Allowing each state to remain an island works against our efforts to solve doctor-shopping and pharmacy-shopping, particularly in places like Cincinnati, which spans multiple state borders. We knew we had to work across borders, and we are.

Here are a few of the things that we have accomplished, just here in Ohio:

The Ohio Board of Pharmacy and Jobs and Family Services have signed what’s called a memorandum of understanding to extract child welfare data that will be provided to the Board of Pharmacy for matching.

The benefit of this is to identify those most at risk.  It will allow priority categorization of folks involved in either system.

For example, here’s a groundbreaking step: if a parent has risk indicators in the Ohio Automated Prescription Reporting System and has an open case in child welfare, they could be identified as a priority for intervention.

The last state budget bill allowed specialized docket courts treating substance abusers to access the Prescription Drug Monitoring Program data as a monitoring tool.

Here’s more groundbreaking: we are working on a project that would add a flag to the PDMP system to alert prescribing doctors and dentists and health care providers that the patient is participating in a specialized docket program.

We are meeting with many executive branch agencies to support their agenda and programs.  For example, the Ohio part of the eight-state team is promoting the need for more robust testing for Neonatal Abstinence Syndrome (NAS) in infants by targeting mothers.

We are supporting efforts to prevent what is happening in other states with so-called “pop-up” drug treatment clinics that operate on a cash-only basis, have no standards of care, and provide no meaningful treatment.  In other words, they are shake-down clinics.

We are working to expand best practices in our drug courts and expand treatment.

We are working with Medicaid and Child Protective Services to ensure treatment is available to addicts and support services available to their children.  If no other reason should motivate us, consider that our foster care case numbers and costs are skyrocketing. 

Our judges are telling us that they are dealing with families in which children, because of neglect, utterly fail to meet even the most basic development targets for their age group.  This has long-term consequences for their lives, our society and our resources for healthcare, education and unfortunately juvenile dockets.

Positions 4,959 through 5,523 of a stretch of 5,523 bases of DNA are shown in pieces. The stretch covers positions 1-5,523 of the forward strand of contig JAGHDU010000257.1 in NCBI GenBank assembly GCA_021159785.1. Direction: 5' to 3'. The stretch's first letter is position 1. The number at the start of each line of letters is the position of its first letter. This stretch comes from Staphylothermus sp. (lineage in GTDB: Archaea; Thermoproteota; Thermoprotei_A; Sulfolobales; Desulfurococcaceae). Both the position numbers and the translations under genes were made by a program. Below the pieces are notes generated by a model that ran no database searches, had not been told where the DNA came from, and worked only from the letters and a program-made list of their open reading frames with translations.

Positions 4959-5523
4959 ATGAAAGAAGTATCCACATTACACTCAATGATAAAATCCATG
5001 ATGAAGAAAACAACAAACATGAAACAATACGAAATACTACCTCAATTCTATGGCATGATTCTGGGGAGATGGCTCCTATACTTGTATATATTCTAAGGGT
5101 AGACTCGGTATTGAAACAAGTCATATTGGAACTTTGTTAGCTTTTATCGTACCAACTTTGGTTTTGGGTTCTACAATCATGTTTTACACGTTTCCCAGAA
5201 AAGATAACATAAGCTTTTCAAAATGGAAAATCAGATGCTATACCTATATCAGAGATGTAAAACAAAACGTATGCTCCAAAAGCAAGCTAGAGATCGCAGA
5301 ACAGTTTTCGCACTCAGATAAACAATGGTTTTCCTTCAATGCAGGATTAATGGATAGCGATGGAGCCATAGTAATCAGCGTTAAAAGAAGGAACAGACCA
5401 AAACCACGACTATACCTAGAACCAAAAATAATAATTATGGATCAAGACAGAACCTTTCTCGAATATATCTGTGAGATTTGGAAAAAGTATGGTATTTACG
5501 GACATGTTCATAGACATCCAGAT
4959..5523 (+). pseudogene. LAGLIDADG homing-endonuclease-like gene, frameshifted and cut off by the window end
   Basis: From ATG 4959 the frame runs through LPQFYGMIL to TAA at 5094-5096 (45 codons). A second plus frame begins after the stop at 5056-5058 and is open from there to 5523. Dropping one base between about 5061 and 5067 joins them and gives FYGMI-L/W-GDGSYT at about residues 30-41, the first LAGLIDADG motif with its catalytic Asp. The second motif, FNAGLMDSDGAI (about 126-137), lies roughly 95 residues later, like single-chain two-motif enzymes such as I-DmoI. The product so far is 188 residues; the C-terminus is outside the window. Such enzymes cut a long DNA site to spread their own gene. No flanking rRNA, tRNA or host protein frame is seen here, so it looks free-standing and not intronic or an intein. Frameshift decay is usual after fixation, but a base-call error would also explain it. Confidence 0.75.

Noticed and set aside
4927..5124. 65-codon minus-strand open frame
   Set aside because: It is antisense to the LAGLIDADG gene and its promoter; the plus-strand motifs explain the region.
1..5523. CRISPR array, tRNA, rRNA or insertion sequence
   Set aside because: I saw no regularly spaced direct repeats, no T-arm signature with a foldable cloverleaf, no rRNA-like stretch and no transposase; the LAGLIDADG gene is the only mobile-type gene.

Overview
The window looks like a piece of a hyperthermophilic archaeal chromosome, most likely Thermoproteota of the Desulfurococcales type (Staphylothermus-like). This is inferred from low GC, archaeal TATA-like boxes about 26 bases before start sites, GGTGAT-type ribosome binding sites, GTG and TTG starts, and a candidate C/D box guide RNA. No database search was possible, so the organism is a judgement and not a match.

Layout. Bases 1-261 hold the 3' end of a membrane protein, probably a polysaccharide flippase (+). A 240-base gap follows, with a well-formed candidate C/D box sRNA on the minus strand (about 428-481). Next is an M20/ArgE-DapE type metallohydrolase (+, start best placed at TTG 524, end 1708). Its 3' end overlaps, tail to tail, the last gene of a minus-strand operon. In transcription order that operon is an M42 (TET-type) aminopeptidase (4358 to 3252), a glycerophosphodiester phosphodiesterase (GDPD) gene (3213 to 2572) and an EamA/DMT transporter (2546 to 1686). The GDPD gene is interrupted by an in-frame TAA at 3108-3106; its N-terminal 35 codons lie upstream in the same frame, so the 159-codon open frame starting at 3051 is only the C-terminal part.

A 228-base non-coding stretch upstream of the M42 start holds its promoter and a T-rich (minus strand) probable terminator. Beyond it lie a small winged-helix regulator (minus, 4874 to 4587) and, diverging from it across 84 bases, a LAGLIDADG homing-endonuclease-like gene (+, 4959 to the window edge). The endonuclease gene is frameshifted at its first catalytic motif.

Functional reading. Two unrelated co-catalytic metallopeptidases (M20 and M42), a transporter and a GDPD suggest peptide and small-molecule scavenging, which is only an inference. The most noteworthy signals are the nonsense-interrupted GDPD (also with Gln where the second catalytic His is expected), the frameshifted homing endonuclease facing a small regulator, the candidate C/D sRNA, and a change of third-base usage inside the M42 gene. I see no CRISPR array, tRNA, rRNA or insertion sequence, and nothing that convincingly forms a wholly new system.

And as President of the Conference of Chief Justices I sent a letter to every governor, every speaker of a state house, and every president of a state senate urging them to adopt the new Interstate Compact on the Placement of Children. 

The current system utterly fails to serve many of our most vulnerable children. Fortunately, Ohio has ratified the compact ... that’s only 12 out of the 35 states necessary for its adoption.

We know we have a long way to go — but we feel good about the steps we’re taking and the buy-in we’re receiving from the seven other states.

It is a shared mission. We are connected as states.

We also feel good about the work being done in our drug courts.

The number of drug courts in Ohio -- 116 – gives you some perspective on the size of the crisis. Drug courts hold non-violent drug-addicted people in intensive substance abuse treatment in lieu of jail.

I don’t have to tell you that we’re a long way from solving this problem, but progress is being made.

As a society, we’re attacking this from many angles. We have to.  But we cannot rest.

As Director John Born of our Department of Public Safety has shared with our state team, we are dealing with powerful cartels that are as sophisticated as any multi-national corporation in their business planning and execution.  Meth is making a comeback because many of these cartels have concluded that flooding the market with such drugs as fentanyl-laced heroine and fentanyl-laced cocaine is literally killing the customer base and cutting into profits. 

Another issue in front of us is the changing nature of what you do every day—helping your clients seek justice.

I can’t recall a time that will be more challenging than 2018 and 2019 beyond.

You are dealing with “new market entrants” like LegalZoom and other online legal services that promise cheaper and faster services. It has been called the Uberization of the practice of law. 

These online quick-fixers seek to penetrate the legal field and offer a variety of alternatives to the traditional practice of law.

We as the judiciary are part of the problem and the reason ‘clients’ choose an alternative to the traditional civil justice path.  We are in a competition for our services, and must rise to the occasion. 

Identifying the areas that need to improve, the innovation that needs to happen, and the use of technology in the processing of cases is essential to our system remaining relevant.

The National Center for State Courts has an information-rich website showcasing the Civil Justice Initiative that is worth your time (NCSC.org) as is of course the Futures Commission Report.

I cannot stress enough the development of a culture of pro bono in our profession.  It has to be part of the legal culture; one that is given birth in law school and nurtured every step of the way. 

Pro bono is part of the Supreme Court mentoring program that takes place between an experienced lawyer and a newly admitted lawyer.

We cannot solve the problem with pro bono alone.  There has to be an increase in the funding for Legal Services Corporation.  This year we were fortunate just to hang on to funding.  I understand that in the second Trump-proposed budget, LSC is again attempted to be zeroed out.  Conference of Chief Justices sent a delegation and thru connections to powerful senators in D.C. our voice has been heard.  How many times can that rabbit be pulled from the hat?  It is incumbent upon all of us to inundate lawmakers with unbridled support of LSC.